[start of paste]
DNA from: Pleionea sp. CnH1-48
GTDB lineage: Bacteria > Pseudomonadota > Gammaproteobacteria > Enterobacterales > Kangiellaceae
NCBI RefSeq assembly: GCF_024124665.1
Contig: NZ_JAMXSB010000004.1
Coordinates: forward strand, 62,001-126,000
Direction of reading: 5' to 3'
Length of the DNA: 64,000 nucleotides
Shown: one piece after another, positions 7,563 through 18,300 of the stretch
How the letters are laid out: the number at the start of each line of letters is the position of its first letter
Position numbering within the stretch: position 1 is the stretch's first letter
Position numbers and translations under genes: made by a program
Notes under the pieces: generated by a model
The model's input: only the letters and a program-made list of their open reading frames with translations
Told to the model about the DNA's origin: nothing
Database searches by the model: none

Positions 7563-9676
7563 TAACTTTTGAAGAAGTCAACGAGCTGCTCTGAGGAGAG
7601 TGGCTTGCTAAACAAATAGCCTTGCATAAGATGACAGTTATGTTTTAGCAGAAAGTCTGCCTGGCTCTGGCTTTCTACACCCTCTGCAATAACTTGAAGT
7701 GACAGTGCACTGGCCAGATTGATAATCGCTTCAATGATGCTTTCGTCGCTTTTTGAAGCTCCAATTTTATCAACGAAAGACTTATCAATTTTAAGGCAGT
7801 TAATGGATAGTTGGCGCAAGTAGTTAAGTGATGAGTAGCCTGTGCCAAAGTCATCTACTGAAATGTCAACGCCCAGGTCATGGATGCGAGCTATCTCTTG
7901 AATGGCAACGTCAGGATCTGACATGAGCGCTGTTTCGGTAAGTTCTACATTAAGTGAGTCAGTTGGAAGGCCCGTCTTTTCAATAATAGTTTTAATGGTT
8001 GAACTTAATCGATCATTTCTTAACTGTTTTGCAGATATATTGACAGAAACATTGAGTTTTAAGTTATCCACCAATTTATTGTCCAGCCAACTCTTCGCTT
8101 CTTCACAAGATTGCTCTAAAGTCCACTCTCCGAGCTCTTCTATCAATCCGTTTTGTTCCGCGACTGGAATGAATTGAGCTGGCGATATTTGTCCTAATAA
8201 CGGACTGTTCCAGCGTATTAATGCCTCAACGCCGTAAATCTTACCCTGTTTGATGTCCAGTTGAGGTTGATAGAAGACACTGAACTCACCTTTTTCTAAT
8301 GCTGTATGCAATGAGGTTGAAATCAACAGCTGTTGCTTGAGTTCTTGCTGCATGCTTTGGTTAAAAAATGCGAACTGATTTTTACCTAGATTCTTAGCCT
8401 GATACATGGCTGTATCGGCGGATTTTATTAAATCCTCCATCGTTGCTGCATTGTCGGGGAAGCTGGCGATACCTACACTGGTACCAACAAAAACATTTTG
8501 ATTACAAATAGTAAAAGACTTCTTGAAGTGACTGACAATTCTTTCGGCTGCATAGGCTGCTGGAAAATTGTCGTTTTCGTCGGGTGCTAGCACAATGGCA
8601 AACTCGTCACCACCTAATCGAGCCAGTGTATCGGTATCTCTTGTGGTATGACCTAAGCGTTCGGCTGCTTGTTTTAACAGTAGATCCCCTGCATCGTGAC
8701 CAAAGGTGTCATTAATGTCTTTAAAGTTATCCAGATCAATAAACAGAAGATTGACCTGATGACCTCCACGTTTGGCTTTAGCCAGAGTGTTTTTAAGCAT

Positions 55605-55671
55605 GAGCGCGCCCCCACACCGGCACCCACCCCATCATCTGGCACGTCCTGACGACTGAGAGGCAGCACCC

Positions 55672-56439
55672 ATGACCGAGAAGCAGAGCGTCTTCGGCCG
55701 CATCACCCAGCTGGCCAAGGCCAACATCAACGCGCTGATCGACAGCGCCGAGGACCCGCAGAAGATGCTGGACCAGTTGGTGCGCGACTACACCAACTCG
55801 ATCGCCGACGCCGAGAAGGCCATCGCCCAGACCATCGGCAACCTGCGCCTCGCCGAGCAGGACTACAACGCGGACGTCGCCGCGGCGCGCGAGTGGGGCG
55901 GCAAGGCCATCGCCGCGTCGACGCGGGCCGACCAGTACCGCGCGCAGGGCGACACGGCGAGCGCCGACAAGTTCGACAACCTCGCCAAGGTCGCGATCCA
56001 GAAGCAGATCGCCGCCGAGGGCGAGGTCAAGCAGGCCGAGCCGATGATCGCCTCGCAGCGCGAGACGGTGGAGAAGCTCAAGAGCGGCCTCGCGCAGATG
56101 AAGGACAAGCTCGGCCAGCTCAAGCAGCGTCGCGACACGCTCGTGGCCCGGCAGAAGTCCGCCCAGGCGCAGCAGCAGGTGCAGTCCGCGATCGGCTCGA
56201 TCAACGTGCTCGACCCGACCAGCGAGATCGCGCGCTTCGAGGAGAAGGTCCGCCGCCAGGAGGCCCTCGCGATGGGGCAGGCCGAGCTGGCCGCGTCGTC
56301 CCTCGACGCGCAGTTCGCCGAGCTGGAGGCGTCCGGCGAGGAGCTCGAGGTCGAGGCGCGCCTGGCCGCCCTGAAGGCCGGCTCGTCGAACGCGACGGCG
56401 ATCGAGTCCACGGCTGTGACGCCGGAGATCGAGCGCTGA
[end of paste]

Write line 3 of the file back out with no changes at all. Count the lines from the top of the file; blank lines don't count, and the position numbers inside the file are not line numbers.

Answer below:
NCBI RefSeq assembly: GCF_024124665.1